To me, I’d see your difference in opinion here as an opportunity to show character for each of them. Like, maybe they do race to the car then discover someone doesn’t have the keys or forgot bits of clothing or shoes.

    I think other factors may play a part, too. Like time of day. Or what happened leading up to them getting into bed (ie: what state they were in prior as it speaks to where the clothes are etc.). Maybe even here may be an opportunity to surprise the reader with a reverse expectation. Like maybe everyone expects Vince to jump into action because of his background but he’s actually off his game because of their encounter or the environment, and Liz is actually the one to be more in control.

    I don’t know the ins and outs of the story so no idea what you need to happen in the scene, but if it really just comes down to dressing time I think most women would forgo the bra and save time there:)

    1. Depends how big-breasted you are: much as it annoys me, I just wouldn’t feel respectable going out without mine. But I daresay Liz is more self-supporting.

      1. Plus, if the energency might involve running, I’d have to clutch my boobs if I didn’t have a bra on – it would be painful otherwise.

        1. True. And funny because I almost put in the caveat of “unless someone’s a DD or something” but left it out since they were getting into a jeep:)

      2. I’m a C-cup and I go braless most of the time, once I read that it’s better for you.
        However, I do not run.

        1. Yes: I go braless at home – but I’m a FF or G (I think this translates to some letter further along the alphabet in US sizing). I don’t run either – except in an emergency.

          1. I think the rule is never skimp what helps you cope in an emergency situation. The last thing you want is to be distracted, because you are uncomfortable. In your case underwear as it will restrict you from being able to run. In my case, I need to be wearing flats and trousers. I once had to do something last minute wearing a fancy dress and shoes and I spent the whole time wishing for my flats and trousers, it would have been a lot easier and I would have been able to cope better

    2. No pets, clothes are at the foot of the bed, keys hanging by the door.
      It’s 11:00 at night. They had sex and fell asleep. Then Liz went out to the kitchen and he woke up and followed her and the phone rang when they were both naked.
      Vince is mostly angry, Liz is trying to keep up.

      1. Ah, so they’re awake and not roused from sleep when the call comes. Plus, their belongings are organized. That makes a shorter time frame of three minutes or so easier to buy and wouldn’t make me stop to question it assuming the jeep is just outside. I would not buy one minute, though. I mean, they have to do all that and lock the door behind them.

        But that’s just how my brain would process it. I’d skip right over it and wouldn’t be itemizing everything to see if it makes sense so long as I could buy into the fictional plausibility. But if something stood out as completely implausible, then I’d have pause.

  16. Depends on the emergency, co-worker’s daughter called home, when they were asleep she was being followed home by someone creepy near their block of flats, Her mum was still trying to find her underwear, Her dad was dressed in less then a minute and went downstairs with a baseball bat to make friends with Mr Creepy.

  17. Liz isn’t a big fashion kind of woman and she doesn’t wear make-up. And there’s a line in the next scene that says she looks rumpled and her hair is basically sex-hair, so I’m getting the feeling, based on what you all have said, that we could get away with three minutes.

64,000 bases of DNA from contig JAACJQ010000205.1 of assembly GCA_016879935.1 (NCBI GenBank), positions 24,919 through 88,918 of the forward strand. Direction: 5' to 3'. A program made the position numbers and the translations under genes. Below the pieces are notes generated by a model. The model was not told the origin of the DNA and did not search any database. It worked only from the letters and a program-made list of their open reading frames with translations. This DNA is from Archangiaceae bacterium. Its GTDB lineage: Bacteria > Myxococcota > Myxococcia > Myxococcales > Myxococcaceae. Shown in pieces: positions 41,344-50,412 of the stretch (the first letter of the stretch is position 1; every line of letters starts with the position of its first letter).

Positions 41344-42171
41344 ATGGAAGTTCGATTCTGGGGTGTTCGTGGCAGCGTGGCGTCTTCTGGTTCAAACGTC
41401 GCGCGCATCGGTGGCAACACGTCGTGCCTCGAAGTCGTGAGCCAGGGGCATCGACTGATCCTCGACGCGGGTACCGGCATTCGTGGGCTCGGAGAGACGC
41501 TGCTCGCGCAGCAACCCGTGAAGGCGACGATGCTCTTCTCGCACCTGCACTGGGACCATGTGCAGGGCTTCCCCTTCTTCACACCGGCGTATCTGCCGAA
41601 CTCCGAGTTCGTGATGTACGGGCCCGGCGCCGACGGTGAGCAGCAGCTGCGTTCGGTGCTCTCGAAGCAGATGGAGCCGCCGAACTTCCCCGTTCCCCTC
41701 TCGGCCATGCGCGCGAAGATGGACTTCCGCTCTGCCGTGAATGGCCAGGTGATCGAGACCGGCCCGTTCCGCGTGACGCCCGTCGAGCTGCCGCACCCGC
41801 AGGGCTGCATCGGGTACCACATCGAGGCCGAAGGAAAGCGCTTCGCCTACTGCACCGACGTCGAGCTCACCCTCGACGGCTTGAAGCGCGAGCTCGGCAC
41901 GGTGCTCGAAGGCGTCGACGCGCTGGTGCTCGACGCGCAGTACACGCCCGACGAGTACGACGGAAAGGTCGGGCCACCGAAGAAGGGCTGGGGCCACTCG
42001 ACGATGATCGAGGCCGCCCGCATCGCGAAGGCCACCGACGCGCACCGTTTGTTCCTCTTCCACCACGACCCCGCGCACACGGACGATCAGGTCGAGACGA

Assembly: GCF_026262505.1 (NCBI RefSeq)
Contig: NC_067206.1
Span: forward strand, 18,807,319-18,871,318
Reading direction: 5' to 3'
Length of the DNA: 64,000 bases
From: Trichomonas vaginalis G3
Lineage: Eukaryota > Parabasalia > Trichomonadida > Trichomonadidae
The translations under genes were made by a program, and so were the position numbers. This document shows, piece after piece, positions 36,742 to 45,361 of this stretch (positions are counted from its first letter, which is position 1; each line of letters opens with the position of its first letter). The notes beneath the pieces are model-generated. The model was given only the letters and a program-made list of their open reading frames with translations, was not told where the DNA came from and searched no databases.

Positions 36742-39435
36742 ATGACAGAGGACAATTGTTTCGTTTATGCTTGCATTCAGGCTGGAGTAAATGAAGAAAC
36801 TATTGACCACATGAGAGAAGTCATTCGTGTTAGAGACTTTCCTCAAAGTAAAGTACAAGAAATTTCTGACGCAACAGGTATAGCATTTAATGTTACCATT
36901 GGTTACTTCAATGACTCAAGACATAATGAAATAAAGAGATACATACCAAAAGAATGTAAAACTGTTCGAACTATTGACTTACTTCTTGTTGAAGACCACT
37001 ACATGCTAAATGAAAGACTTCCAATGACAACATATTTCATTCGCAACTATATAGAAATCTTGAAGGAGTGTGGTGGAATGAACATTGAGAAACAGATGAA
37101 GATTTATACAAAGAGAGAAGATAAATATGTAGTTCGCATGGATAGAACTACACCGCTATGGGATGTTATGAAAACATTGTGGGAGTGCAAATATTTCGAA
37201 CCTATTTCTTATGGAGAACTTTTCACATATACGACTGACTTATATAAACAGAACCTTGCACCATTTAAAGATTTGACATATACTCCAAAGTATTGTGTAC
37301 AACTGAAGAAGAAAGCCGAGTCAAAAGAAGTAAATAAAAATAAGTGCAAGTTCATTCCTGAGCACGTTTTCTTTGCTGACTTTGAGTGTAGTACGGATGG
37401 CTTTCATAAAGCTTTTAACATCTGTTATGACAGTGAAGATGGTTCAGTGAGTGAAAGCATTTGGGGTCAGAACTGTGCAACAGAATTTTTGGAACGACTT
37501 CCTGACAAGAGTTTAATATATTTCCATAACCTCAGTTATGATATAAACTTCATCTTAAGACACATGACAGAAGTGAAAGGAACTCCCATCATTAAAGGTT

I just don’t want that throwing people out of the book.

    1. Not a big fashion kind and wearing a sports bra, she can do it in less than 3 minutes

      1. If I were her, I’d just grab the bra and stuff it in a pocket. But that’s me.
        Three minutes it is then.

  18. I think you do have to include 20-30 seconds to get to the door, open, close and lock it, and get in the car. 1 minute seems utterly impossible. 3 , if we skip any bathroom activities or caffeine, seems doable. I am assuming that Vince can convey the need to go and go fast in a very few words (“dammit the Mercedes’ guy is speeding on on Main Street again we gotta go now”) and takes maybe 10 sec.

  19. I could do it but unfortunately I’d probably forget something like my phone or wallet.

    Also, if someone’s life really was on the line, I would dispense with underwear!

    Or, more likely, I would grab my bra while running out the door and put it on in the car. You know how you can take your arms out of your sleeves and slip your bra on underneath your shirt…

  20. On a normal day it takes me a solid twenty minutes to get out the door, in an emergency I could do five if my clothes from the day before were nearby but I’d probably need a stop at the bathroom. My phone, keys, and wallet have places they live so that would be easy, and there’d be some quick shoes by the door. I’d probably buy three minutes from someone else because I can be pretty methodical. I will say that knowing you’re in a hurry makes fastening a bra almost impossible to get right – if it were winter I might skip the bra and grab a big coat and scarf on the way out the door.

  21. I can go from waking up, to in the car in about 4 minutes. This usually happens when I fall back asleep after the alarm goes off & I have a personal training session to get to. Clothes are gym gear, including a sports bra, and there’s 30 seconds to go from my front door to the car. Shoes are next to the front door, keys are in the door lock.

    3 minutes might throw people out of the story, but only to go test it for themselves. 😀

    1. Oh, good point. Right after sex, too. Sigh.
      I have to start writing about uptight virgins who just want to shake hands.